The Senate voted 73-25 Wednesday to pass a historic public lands package, a victory for conservation groups and two GOP lawmakers in competitive reelection races.
Conservation groups backing the public lands package will now turn their attention to the House to raise support and push for quick passage.
Speaker Nancy Pelosi is expected to bring it to a floor vote before the July 4 break, according to a senior Democratic aide.
Even as Senate supporters cheered the bipartisan support for the outdoors package, they acknowledge that more work will remain to be done on America’s public lands, especially a backlog of maintenance, but say the legislation moving through a previously House-passed tax bill is significant and a model for how Republicans and Democrats can work on environmental protections.
The public lands portion of the bill would fully and permanently fund the Land and Water Conservation Fund, a program funded mainly through private sector profits from offshore drilling to pay for federal land acquisition and to help state and local authorities purchase and develop outdoor recreation facilities.
The legislation sponsored by Sen. Cory Gardner, R-Colo., also would authorize $9.5 billion to help clear part of the Interior Department’s maintenance backlog, part of it at the National Park Service. Passage of the bill may help Gardner and another GOP senator and cosponsor, Steve Daines of Montana, find wider support in close reelection races.
The legislation sponsored by Sen. Cory Gardner, R-Colo., also would approve $9.5 billion to help clear part of the Interior Department’s maintenance backlog, part of it at the National Park Service.
Bill backers have defeated attempts by GOP opponents from oil-producing states to make changes to the bill, including to increase the share of federal revenue from offshore drilling that goes to coastal states, to pay for the bill with increased visa fees for foreign visitors, and to prohibit the government from making land acquisitions using LWCF funds without approval from the state where the land is located.
The bill is supported by more than 850 conservation groups.
“What we’ve been arguing is that public lands are bipartisan and that they unite us and they bring us together, literally, to heal and to recreate, and also to create jobs, and we are thrilled that this is happening, and we can actually focus on our work better,” said Tom Cors, director of government relations for lands at The Nature Conservancy, told CQ Roll Call. “Instead of having to make sure that there's a pittance of money for this, we're going to actually have a reliable funding source.”
Money in the bank
Cors said previous public lands deals have fallen through as landowners were not certain the government would have the money to meet its end of the deal because of shortages in the LWCF.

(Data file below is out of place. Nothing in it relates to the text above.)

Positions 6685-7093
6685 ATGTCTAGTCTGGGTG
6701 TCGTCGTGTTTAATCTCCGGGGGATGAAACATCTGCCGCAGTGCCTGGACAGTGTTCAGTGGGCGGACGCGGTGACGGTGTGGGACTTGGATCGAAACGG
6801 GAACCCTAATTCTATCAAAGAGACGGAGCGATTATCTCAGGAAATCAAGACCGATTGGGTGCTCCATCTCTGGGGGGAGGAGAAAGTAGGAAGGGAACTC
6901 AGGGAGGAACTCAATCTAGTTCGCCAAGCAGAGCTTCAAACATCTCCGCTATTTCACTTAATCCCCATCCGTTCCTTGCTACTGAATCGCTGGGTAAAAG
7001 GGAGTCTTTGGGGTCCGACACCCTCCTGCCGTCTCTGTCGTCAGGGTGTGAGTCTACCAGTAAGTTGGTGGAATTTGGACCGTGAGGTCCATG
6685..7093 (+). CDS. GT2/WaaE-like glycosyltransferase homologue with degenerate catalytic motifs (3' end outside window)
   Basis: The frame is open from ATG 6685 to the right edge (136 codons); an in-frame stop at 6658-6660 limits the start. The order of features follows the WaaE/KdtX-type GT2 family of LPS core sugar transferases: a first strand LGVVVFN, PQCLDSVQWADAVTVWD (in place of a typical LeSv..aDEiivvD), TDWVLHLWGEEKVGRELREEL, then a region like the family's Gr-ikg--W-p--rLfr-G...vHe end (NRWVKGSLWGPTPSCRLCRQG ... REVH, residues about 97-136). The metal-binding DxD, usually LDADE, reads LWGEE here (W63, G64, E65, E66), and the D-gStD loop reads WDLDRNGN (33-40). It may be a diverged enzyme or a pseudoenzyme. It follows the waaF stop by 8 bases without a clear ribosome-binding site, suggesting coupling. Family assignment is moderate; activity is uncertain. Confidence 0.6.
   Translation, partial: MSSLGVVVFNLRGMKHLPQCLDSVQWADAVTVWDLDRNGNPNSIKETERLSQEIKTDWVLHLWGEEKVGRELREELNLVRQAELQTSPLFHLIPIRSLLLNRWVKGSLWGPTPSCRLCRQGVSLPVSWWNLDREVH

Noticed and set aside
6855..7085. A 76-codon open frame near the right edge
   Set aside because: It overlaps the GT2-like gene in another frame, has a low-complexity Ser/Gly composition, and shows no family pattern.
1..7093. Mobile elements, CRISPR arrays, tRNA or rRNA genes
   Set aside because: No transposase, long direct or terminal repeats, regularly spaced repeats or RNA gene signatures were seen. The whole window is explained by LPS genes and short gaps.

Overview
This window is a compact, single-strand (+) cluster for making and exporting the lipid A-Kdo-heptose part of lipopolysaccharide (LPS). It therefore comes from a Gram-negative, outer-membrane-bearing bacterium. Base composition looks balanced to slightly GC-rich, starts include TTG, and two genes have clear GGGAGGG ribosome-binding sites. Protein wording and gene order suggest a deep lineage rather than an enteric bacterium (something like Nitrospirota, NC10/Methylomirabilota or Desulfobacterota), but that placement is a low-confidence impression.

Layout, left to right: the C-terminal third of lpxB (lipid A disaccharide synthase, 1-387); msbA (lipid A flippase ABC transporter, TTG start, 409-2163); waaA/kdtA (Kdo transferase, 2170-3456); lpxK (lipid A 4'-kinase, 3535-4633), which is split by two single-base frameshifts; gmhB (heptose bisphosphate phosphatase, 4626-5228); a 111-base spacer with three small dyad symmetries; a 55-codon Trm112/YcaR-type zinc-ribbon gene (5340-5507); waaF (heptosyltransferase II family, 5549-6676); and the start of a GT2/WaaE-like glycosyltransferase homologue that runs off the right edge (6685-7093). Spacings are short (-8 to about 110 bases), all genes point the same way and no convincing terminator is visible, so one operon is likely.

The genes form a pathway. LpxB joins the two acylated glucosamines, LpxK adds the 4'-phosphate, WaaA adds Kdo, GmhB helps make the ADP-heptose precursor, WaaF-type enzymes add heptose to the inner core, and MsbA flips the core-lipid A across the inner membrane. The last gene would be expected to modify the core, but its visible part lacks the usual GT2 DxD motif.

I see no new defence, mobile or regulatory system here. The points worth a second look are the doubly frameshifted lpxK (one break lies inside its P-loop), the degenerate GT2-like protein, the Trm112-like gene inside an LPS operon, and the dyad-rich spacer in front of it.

The program has rarely been funded at the $900 million that Congress intended since its inception in 1965, an issue that backers say will be solved with the latest legislative action.
The bill also would help address part of the estimated $20 billion in deferred maintenance costs at the Interior Department. Nearly $12 billion of that backlog is at the National Park Service. The bill would make available $9.5 billion for the delayed maintenance.
“In terms of the broader scope of things, it doesn't fix everything, but it takes a significant chunk of the deferred maintenance backlog and addresses it, and fully funding LWCF is huge,” said Quillan Robinson, government affairs director at the conservative youth-driven American Conservation Coalition. “It's hardly case closed in terms of our public lands and national parks, but I think this is really a conservation goal of a generation.”
Robinson said he’s optimistic the bill with “massive jobs potential” will pass in the Senate and the House and will be signed by the president.
“I'm so excited about the fact that you had Democrats and Republicans coming together to protect the environment; that's what we need more of,” he said.
While acknowledging that Gardner’s bill will bite off a chunk of the national parks deferred maintenance costs, Kristen Brengel, vice president of government affairs at the National Parks Conservation Association, said she is hopeful that a transportation bill in the House will help pay for some of the transportation-related maintenance needs at the country’s national parks.
The bill sponsored by House Transportation and Infrastructure Chairman Peter A. Defazio- D-Ore., will be marked up by the committee Wednesday through a video conference.
Still, Brengel said, Gardner’s bill would be a “massive investment” in the nation’s public lands and national parks by not only protecting and making available more outdoor spaces but also preserving historic sites.
Asked whether they will be pushing for separate legislation to clear the rest of Interior’s maintenance backlog, conservationists seemed reluctant to appear greedy before the current bill in the Senate has passed and become law.
“I’m going to relax after this,” Cors said. “I’m going to enjoy a piece of public lands.” Then he will be back up to push for other conservation priorities.